After winning Jeopardy in 2011, IBM’s Watson has moved on to bigger and better things. Mike Rhodin, Senior Vice President of the IBM Watson Group, told the audience at Boston Children’s Hospital’s Global Pediatric Innovation Summit + Awards 2014 how the cognitive computing system is being used to synthesize medical data and assist clinicians caring for complex patients.
“We live in an age of information overload,” Rhodin explained. “The challenge is to now turn that information into knowledge.”
Watson can access and analyze an enormous amount of information in mere seconds, and can also engage users in a digital conversation. An embedded reasoning capability means Watson is much more than just “Q&A.”
And the world is catching on. After the Jeopardy win, Rhodin was flooded with calls and requests for Watson. He was surprised to find out that most of those calls were from doctors, who were more interested in the way Watson sorted and ranked possible answers than the way it produced a final verdict.
Rhodin’s answer: “It’s based on evidence.” And for the doctors, he continued, the lightbulb came on, because they produce hypotheses based on evidence.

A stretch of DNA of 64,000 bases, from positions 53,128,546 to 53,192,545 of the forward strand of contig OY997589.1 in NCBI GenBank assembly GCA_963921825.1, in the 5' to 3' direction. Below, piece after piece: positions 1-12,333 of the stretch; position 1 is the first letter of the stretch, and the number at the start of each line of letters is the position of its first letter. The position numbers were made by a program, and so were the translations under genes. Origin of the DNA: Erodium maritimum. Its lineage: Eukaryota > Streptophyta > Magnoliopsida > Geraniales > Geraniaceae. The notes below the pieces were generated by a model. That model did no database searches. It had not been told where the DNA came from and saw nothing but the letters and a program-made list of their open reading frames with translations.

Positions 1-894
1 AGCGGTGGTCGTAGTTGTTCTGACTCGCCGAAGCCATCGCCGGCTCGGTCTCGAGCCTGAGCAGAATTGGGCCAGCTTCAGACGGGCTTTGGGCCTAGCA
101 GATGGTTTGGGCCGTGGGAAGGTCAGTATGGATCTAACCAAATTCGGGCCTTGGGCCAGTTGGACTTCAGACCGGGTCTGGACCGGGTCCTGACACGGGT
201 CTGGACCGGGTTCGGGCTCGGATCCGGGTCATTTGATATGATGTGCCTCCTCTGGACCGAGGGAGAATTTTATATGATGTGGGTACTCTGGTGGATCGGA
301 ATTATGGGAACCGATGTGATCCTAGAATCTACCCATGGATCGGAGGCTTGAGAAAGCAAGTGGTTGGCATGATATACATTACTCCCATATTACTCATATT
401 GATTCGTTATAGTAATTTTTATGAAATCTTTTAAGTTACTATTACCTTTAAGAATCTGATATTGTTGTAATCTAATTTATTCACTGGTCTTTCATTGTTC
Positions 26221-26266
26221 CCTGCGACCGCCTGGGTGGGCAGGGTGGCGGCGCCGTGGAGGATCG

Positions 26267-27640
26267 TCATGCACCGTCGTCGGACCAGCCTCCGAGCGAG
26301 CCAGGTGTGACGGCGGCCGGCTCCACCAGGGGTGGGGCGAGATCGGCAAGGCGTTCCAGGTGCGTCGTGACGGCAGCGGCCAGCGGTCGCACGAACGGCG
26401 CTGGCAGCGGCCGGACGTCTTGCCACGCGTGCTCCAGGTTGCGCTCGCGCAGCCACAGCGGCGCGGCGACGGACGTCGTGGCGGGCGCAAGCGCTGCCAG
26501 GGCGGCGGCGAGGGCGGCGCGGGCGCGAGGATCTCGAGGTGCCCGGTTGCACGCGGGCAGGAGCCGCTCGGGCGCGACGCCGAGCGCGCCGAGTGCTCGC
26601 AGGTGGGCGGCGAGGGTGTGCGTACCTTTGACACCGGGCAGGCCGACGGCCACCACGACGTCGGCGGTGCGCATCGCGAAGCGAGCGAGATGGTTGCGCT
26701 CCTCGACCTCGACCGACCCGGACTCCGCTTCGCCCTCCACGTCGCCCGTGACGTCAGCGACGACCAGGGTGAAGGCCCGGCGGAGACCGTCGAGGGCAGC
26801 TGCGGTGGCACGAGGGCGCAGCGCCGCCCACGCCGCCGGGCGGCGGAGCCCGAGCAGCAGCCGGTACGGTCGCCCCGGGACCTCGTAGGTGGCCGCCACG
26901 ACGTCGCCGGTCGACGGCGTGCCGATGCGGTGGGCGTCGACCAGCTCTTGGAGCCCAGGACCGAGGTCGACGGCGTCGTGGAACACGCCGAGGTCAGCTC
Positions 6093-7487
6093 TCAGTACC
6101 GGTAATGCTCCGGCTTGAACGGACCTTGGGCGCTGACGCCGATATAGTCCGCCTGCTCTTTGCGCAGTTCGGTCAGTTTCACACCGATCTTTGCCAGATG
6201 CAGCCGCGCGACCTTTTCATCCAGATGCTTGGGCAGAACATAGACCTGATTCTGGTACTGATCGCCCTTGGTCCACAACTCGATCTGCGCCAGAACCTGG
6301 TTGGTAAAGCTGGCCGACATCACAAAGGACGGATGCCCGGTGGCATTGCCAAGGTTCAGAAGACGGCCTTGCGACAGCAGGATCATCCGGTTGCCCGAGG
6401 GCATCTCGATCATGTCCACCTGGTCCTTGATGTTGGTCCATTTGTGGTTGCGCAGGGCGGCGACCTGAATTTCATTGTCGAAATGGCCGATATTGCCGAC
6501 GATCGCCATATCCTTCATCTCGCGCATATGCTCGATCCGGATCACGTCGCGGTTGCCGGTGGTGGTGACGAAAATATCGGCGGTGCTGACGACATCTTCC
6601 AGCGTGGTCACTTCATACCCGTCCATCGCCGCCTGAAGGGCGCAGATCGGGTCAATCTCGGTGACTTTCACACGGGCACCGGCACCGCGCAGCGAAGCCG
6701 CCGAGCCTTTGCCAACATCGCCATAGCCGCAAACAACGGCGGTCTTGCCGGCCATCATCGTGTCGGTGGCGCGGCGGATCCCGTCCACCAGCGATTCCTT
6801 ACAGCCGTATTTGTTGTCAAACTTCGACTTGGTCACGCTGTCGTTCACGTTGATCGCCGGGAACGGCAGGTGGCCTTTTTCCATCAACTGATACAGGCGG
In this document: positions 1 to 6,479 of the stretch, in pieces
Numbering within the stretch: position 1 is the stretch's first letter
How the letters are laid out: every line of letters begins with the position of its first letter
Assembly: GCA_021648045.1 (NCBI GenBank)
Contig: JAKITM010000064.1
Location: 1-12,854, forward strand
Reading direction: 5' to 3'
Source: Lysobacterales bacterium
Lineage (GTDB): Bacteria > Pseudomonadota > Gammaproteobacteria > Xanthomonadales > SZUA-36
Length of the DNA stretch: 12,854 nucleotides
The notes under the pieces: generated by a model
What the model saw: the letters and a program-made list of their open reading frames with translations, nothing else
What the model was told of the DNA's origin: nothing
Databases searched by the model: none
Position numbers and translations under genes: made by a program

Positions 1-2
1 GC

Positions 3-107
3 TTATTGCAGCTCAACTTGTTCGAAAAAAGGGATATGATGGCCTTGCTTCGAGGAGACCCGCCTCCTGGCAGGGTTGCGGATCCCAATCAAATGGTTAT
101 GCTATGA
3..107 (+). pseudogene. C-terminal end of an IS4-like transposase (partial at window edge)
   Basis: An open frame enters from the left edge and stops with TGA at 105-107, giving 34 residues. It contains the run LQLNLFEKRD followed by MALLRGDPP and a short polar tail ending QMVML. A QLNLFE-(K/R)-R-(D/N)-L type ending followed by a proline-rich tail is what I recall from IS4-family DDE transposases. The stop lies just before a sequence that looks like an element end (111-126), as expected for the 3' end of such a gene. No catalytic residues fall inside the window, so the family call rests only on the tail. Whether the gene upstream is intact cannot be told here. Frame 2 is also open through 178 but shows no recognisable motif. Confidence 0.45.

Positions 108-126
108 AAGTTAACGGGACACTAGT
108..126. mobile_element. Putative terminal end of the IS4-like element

One of the first physicians to call Rhodin, Columbia University’s Herbert Chase, MD, asked to put Watson to the test on a case he’d seen as a resident 35 years before:
Dan Cerutti, IBM’s Vice President of Watson Commercialization, demonstrated the technology’s newest healthcare functionality. CarePlex is a shared vision between Boston Children’s Hospital and IBM that aims to share medical expertise with every corners of the world.
Cerutti emphasized that care is—and should be—mostly local. But expertise should not be local. It’s not always possible to transport a patient to a major medical facility. The world’s leading academic medical centers now face an interesting challenge: They can’t treat all of the patients who need their expert care. Is there a way to package a doctor’s time and intellectual property?
Cerutti says yes. There is only one way, and it’s a technology platform.
CarePlex is IBM’s design for this platform. It incorporates an interactive and dynamic medical encyclopedia with interpersonal communications that link physicians with other experts worldwide. The Watson technology can offer guidance for medical treatment and possible diagnoses as it draws from the individual patient’s record as well as aggregated knowledge from entire populations.
Physicians can even see a list of experts who can provide a second opinion, and connect with these individuals through the secure CarePlex site.
IBM is incorporating CarePlex into OpenPediatrics, an ongoing collaboration with Boston Children’s Hospital that provides open source education materials from expert physicians to physicians worldwide. “OpenPediatrics taught us that there is a need for this,” says Cerutti, referring to streamlined, efficient communication among physicians. Making medical expertise accessible, dynamic, and efficient is the healthcare challenge of the information age.